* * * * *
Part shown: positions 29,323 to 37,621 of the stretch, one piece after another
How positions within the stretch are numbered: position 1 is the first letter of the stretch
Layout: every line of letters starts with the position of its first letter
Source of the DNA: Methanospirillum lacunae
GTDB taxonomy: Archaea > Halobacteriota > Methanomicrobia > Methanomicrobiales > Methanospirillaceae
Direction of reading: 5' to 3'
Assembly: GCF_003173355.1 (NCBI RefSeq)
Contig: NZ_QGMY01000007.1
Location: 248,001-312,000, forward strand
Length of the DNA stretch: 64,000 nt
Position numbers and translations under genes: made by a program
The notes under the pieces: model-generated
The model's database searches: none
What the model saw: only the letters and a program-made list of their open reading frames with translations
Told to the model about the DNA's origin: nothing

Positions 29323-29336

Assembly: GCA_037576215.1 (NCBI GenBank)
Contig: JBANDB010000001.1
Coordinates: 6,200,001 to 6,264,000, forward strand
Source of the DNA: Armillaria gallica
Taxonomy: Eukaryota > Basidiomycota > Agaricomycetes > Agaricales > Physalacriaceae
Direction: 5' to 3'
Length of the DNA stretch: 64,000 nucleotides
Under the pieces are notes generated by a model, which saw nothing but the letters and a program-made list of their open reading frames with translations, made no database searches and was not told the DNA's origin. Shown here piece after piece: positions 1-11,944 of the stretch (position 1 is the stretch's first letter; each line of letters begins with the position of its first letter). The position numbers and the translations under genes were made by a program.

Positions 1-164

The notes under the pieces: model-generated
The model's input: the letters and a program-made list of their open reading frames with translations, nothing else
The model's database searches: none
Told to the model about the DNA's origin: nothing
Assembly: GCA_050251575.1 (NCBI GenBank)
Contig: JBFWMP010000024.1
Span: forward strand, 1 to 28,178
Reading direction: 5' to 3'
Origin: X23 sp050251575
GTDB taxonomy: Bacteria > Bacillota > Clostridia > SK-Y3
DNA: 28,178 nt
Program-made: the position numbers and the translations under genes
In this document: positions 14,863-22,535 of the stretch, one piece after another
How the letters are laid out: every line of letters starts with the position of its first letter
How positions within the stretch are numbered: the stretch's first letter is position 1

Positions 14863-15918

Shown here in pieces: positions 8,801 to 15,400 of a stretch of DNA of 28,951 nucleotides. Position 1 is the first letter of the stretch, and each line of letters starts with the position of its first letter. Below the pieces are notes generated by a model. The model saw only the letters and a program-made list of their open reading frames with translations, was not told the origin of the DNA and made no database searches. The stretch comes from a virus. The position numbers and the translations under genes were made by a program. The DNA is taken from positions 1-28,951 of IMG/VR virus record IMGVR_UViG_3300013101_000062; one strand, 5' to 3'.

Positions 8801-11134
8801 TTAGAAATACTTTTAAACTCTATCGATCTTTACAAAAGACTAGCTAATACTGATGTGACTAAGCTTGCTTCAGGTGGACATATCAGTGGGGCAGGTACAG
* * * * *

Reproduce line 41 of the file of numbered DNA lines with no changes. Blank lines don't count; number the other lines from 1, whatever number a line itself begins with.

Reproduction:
Positions 14863-15918